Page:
It was a rainy day for a boat show, even by Newport, Rhode Island, standards. Still, the docks were packed this mid-September afternoon with boats and rigging that sang like Sirens to a weather-oblivious breed of transom kickers. At the end of Bannister’s Wharf, the fuel dock bustled as harbor launches vied for any opening to load passengers. And in the midst of it all, out of the drizzle came a salty-looking figure singlehanding a heck of a good-looking sailboat.
Cary Ali, hull number one in the new M42 line from Morris Yachts, glided by and came around smartly a few wharves down. It wasn’t readily apparent how Tom Morris, the company founder and its present-day on-water ambassador, planned to dock the boat and pick me up for a ride, but he didn’t appear nearly as concerned about it as the launch drivers looking on.
As Cary Ali drew near, her jib rolled onto the Schaefer roller furler, which was installed with its drum recessed below the deck. The main stowed neatly, and with the boat under power, Tom calmly nosed her sweeping bow into a space between launches. I hopped aboard-no pulpit, lifelines, or pushpit to wrestle over-and we were off. By the time I’d made my way along the wide, uncluttered teak decks to the roomy cockpit, with its comfortable cushioned seats and drop-leaf table, Tom’s finger was on the control button of one of two Lewmar 50 self-tailing electric winches mounted near the helm, and the main was on its way to the top of the Hall Spars carbon-fiber fractional rig.
Out came the self-tacking jib, and with a dip of the rail, we were off for an invigorating dash through crowded Brenton Cove. I found that the high-aspect rudder and generous-sized, 44-inch-diameter wheel made weaving through the boats an easy chore, and as we jibed to head for more open water, Tom brought the main across with a simple tug of the sheet.
The M42 was introduced earlier in the year as the big sister of the Sparkman & Stephens-designed M36. Just a month after our test sail, it stole the heart of CW’s Boat of the Year judges and was named Best Special-Purpose Cruiser. Six more feet in length gives the M42 interior volume enough to offer 6-foot-3-inch headroom. It’s still an elegant daysailer, but owners have the option to cruise for a weekend, a week, or longer. Below, it features an open saloon fitted out in traditional style with white bulkheads and glossed, solid-mahogany trim. There’s a full galley, hot and cold pressure water, and a head with a wall shower set behind a neatly contrived fold-out enclosure.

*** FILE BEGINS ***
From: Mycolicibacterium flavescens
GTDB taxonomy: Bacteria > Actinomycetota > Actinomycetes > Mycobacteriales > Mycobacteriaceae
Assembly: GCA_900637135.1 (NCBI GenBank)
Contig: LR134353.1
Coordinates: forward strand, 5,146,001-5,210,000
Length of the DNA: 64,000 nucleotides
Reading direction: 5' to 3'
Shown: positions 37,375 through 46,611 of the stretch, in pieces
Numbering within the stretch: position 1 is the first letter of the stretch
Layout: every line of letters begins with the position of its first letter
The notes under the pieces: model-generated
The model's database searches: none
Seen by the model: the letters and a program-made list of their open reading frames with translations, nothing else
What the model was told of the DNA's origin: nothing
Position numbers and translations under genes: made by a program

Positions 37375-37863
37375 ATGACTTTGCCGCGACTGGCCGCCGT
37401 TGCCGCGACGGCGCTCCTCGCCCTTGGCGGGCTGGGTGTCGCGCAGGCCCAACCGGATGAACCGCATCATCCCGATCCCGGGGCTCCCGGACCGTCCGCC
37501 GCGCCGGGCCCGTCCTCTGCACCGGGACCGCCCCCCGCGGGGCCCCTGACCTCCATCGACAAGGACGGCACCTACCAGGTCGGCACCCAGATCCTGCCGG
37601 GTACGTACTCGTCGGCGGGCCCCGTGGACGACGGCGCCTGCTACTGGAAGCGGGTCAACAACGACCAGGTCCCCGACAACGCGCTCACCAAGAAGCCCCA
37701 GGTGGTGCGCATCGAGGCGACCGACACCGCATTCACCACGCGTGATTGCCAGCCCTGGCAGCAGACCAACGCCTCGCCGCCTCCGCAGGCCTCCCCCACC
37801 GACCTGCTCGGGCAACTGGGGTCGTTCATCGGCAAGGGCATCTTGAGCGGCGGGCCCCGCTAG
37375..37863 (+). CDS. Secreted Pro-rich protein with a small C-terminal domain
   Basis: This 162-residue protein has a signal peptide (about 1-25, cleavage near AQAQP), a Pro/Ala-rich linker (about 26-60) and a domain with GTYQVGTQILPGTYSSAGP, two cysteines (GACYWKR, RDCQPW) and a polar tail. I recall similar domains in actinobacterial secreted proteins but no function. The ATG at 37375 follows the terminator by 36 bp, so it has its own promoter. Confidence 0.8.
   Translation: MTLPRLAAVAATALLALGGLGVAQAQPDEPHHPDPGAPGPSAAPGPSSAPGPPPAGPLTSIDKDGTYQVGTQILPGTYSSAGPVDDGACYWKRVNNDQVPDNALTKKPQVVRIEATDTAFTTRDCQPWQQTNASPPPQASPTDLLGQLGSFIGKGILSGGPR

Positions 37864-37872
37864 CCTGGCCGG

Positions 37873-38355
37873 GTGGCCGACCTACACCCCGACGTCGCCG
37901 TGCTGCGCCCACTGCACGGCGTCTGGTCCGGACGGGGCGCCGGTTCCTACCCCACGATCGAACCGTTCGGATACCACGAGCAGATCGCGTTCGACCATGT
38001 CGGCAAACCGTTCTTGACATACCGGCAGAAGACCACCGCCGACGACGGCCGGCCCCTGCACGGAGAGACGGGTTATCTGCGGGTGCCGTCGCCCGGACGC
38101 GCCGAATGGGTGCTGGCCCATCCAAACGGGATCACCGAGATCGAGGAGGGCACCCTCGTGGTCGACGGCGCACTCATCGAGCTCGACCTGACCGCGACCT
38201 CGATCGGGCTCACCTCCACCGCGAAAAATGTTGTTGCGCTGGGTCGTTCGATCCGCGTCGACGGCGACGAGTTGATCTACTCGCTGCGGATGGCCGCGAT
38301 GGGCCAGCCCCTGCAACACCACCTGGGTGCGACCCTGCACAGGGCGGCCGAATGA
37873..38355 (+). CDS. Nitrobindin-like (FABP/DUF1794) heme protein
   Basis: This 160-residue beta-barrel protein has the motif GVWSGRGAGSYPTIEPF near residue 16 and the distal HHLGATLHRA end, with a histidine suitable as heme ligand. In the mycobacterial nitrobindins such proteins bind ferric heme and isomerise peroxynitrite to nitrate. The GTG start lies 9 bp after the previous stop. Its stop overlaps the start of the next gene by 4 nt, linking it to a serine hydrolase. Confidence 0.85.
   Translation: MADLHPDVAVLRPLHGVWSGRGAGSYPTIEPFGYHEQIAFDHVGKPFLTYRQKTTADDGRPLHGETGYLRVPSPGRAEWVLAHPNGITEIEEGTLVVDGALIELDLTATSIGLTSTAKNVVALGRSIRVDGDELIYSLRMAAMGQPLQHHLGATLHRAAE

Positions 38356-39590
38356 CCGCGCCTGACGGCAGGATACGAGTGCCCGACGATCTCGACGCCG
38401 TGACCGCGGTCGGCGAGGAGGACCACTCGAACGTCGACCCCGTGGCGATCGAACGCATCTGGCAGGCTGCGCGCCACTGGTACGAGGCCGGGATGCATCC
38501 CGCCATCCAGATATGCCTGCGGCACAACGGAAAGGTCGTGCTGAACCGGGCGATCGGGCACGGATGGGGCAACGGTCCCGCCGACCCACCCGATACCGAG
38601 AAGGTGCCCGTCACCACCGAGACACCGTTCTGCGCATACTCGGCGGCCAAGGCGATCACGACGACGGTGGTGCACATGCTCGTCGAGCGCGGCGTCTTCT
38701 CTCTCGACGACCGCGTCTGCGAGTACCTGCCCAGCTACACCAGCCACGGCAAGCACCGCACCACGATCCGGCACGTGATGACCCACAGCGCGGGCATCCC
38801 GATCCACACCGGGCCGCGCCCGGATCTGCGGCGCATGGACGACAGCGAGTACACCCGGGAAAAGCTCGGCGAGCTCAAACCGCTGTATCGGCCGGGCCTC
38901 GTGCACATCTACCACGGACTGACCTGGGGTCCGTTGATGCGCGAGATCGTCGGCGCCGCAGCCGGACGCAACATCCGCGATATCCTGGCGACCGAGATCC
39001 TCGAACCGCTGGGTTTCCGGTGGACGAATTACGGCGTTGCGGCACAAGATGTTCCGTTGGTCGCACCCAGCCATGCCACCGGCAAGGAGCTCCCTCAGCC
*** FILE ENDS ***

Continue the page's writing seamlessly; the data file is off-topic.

“That’s made in Maine,” Tom reminds me as I tinker with its brass latches.
Forward, there are settees fit for a nap and a drop-leaf mahogany table located beneath an opening butterfly skylight. Ahead of the keel-stepped mast is a big V-berth that’s set off from the bow by a watertight bulkhead and anchor locker. Access to the locker is through a deck hatch that hides a Lewmar windlass and a fold-out bow roller.
Hull number one sports an optional teak deck and an exquisite all-wood exterior bulkhead in the cockpit; the cockpit itself comes standard with a teak sole.
The M42 powers along with a 39-horsepower Yanmar connected to a saildrive and a two-bladed Flex-O-Fold propeller. With a cored, vinylester composite hull and moderate-draft bulb keel (a deep-draft version is also available), the boat is quick and responsive.
Under sail, the M42 would be a delight to gunkhole along a shore-or a pleasure to settle into for a long offshore watch. All sail-control lines run under the deck and emerge close to the helm for easy singlehanding. In a moderate chop off Castle Hill, we breezed along while closehauled, making a little better than 6 knots in 12 knots of apparent wind. When a puff hit, the boat would start to head up, but just a little pressure on the helm brought the bow back down as we surged ahead. Whether I was sitting to leeward or to weather, Cary Ali was a hoot to drive.
With a sail-away price in the $600,000-plus neighborhood, the M42 won’t be a boat for every skipper, but it should fit the bill for those willing to pay for what Tom calls “the pure joy of sailing.”
LOA: 42′ 3″ (12.88 m.)
LWL: 30′ 0″ (9.14 m.)
Beam: 11′ 3″ (3.43 m.)
Draft: 5′ 8″ (1.73 m.)
Sail Area (100%): 707 sq. ft. (65.7 sq. m.)
Ballast: 5,500 lb. (2,495 kg.)
Displacement: 14,362 lb. (6,515 kg.)
Water: 50 gal. (189 l.)
Fuel: 25 gal. (95 l.)
Mast Height: 59′ 8″
Engine: 39-hp. Yanmar with saildrive
Designer: Sparkman & Stephens
Morris Yachts, (207) 244-5509, www.morrisyachts.com
Mark Pillsbury is Cruising World’s senior editor.